Thursday, August 21, 2008

Serbia: Kosovo Fuelled Georgia Conflict

21 August 2008 Belgrade--US and western support for Kosovo’s secession from Serbia has helped fuel tensions in Georgia's separatist province of South Ossetia, Belgrade’s Foreign Minister insists.

Foreign Minister Vuk Jeremic was quoted by Belgrade daily Vecernje Novosti on Thursday as saying the recognition of Kosovo's independence on February 17 by the United States and its NATO allies has "destabilised" other parts of the world."We have pointed out to the international community from the very start that the unilateral declaration of independence by Kosovo could present a dangerous precedent," Vuk Jeremic was quoted as saying. "Unfortunately, this has proven to be true much sooner than anyone expected." Jeremic was not immediately available for comment, but his spokeswoman confirmed the authenticity of the newspaper interview.Serbia lost control over Kosovo in 1999 after it launched a military campaign there against Kosovo's ethnic Albanian separatists.

Then-President Slobodan Milosevic was forced to pull out of Kosovo after Serbia was bombed by NATO for 78 days in retaliation for its brutality against civilians in Kosovo.Serbia's new, pro-Western leadership that came after Milosevic was ousted in 2000 has refrained from using force in Kosovo but has refused to give up its claim on the territory. Earlier this month, Jeremic sought support in the United Nations for Serbia's request that the Netherlands-based International Court of Justice rule on the legality of Kosovo's declaration of independence. Read more: approved at the upcoming UN General Assembly session, the Serbian request would present an important diplomatic victory for Belgrade, although the court's ruling would be nonbinding.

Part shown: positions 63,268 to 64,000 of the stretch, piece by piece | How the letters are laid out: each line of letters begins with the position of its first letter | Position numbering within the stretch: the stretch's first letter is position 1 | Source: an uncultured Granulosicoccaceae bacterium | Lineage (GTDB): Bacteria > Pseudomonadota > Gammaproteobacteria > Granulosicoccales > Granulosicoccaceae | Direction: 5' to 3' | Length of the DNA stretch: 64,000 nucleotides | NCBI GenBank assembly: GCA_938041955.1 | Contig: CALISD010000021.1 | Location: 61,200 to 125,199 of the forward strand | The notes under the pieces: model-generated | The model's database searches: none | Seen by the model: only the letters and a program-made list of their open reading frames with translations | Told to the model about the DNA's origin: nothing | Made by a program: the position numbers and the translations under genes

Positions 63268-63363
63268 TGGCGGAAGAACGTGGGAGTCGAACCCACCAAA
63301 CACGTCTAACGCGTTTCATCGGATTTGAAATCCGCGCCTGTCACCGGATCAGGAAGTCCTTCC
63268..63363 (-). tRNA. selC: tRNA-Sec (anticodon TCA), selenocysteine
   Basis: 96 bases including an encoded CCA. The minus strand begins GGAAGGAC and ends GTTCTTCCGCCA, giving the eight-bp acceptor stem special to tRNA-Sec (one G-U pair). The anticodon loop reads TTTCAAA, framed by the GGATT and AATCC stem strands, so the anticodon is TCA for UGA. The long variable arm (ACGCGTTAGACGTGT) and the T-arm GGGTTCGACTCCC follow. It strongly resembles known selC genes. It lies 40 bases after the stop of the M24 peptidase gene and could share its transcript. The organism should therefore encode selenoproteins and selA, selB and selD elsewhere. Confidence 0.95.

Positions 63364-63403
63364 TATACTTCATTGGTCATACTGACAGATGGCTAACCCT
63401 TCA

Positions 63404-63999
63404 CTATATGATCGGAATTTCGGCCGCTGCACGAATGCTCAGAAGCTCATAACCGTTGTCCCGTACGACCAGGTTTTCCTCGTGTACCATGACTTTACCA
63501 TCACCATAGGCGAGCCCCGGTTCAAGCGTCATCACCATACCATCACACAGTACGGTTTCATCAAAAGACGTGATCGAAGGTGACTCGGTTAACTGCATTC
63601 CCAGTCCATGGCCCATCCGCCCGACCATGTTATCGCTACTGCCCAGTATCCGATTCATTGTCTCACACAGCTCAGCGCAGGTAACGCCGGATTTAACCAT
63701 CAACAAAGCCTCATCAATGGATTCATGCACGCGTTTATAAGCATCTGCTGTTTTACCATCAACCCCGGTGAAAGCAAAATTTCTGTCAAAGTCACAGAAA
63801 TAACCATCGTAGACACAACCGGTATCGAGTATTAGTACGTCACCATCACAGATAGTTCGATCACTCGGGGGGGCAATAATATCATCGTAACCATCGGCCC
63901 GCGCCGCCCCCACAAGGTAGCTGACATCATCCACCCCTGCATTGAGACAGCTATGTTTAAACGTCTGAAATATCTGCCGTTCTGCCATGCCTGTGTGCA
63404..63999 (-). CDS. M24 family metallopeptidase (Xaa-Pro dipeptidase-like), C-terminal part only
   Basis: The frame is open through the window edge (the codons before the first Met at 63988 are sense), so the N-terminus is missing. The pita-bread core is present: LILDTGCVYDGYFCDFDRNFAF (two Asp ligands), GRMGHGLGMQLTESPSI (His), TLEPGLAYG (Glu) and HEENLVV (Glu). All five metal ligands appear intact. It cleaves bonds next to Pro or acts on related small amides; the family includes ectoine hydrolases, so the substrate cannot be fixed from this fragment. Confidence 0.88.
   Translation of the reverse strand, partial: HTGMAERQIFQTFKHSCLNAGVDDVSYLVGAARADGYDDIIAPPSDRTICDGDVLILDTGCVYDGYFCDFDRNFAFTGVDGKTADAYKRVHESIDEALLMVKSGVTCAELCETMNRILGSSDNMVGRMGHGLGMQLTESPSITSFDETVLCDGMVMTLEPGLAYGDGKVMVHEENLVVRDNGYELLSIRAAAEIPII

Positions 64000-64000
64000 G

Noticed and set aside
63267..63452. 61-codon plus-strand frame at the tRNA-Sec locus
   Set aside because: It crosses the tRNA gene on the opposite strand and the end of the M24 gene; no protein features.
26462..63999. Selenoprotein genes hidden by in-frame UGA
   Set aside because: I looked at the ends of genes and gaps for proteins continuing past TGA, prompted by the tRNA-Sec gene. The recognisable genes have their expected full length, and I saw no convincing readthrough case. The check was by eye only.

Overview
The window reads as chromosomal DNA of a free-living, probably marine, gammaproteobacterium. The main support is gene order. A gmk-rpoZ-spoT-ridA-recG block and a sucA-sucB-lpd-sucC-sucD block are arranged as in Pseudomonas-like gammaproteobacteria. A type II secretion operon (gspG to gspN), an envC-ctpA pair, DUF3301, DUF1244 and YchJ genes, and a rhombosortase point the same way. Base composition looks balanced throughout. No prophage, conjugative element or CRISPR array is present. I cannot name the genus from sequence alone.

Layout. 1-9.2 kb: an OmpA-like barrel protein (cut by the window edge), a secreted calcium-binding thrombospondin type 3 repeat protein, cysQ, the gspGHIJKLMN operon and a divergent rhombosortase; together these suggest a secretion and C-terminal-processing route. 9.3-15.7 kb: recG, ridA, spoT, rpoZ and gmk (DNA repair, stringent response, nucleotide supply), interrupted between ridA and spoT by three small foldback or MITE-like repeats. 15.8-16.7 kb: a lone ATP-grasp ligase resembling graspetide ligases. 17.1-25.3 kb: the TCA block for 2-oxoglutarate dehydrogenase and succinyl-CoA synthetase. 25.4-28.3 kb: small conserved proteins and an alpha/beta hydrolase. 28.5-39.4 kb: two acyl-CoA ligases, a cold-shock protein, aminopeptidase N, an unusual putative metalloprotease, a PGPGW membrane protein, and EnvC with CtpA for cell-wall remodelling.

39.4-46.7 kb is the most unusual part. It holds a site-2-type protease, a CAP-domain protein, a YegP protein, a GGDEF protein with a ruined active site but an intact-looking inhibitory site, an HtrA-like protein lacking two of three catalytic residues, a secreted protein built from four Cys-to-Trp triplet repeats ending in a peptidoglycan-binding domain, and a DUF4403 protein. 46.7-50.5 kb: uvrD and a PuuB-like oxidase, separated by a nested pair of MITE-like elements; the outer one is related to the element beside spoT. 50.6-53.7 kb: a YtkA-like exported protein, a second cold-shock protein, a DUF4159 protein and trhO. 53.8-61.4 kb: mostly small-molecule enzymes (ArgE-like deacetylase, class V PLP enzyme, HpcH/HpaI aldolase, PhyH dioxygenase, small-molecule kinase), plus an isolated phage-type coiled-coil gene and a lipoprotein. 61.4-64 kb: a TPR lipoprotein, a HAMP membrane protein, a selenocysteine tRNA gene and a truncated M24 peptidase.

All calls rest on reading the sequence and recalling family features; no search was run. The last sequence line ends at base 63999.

Serbia has refused to acknowledge the secession of predominantly ethnic Albanian region. Russia has supported Serbia while the United States and its EU allies have stood by Kosovo.In Georgia, fighting broke out on August 7 when Georgia moved to take control of its separatist South Ossetia region. This triggered a massive intervention by Russia, which recaptured South Ossetia and then moved deep into other parts of Georgia.Georgia’s move may have been prompted by the likelihood that South Ossetia and Abkhazia were preparing to follow Kosovo's example and declare independence, while Russia says it is unfair of the West to back one people’s independence and deny it to another.

Read more: said Serbia condemns the use of force in Georgia, and urged countries to find a "peaceful way through the United Nations, with respect to international agreements and international law.

Copyright 2008